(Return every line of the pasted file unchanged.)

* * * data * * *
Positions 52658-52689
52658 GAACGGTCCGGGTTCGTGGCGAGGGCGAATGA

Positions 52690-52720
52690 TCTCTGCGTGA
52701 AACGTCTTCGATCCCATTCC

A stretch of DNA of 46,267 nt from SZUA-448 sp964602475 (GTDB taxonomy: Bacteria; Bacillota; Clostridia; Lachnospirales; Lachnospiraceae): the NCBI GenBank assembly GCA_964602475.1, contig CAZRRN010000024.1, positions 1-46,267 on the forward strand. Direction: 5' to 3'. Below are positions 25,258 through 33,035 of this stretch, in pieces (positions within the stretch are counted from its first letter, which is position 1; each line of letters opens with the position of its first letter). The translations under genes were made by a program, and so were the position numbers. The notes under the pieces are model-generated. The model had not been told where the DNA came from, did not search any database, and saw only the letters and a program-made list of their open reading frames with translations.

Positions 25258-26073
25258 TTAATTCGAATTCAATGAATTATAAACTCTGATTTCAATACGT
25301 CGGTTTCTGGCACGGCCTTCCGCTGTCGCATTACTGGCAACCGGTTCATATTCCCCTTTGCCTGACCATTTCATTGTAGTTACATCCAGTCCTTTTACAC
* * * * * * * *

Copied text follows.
Positions 52658-52689
52658 GAACGGTCCGGGTTCGTGGCGAGGGCGAATGA

Positions 52690-52720
52690 TCTCTGCGTGA
52701 AACGTCTTCGATCCCATTCC

A stretch of DNA of 46,267 nt from SZUA-448 sp964602475 (GTDB taxonomy: Bacteria; Bacillota; Clostridia; Lachnospirales; Lachnospiraceae): the NCBI GenBank assembly GCA_964602475.1, contig CAZRRN010000024.1, positions 1-46,267 on the forward strand. Direction: 5' to 3'. Below are positions 25,258 through 33,035 of this stretch, in pieces (positions within the stretch are counted from its first letter, which is position 1; each line of letters opens with the position of its first letter). The translations under genes were made by a program, and so were the position numbers. The notes under the pieces are model-generated. The model had not been told where the DNA came from, did not search any database, and saw only the letters and a program-made list of their open reading frames with translations.

Positions 25258-26073
25258 TTAATTCGAATTCAATGAATTATAAACTCTGATTTCAATACGT
25301 CGGTTTCTGGCACGGCCTTCCGCTGTCGCATTACTGGCAACCGGTTCATATTCCCCTTTGCCTGACCATTTCATTGTAGTTACATCCAGTCCTTTTACAC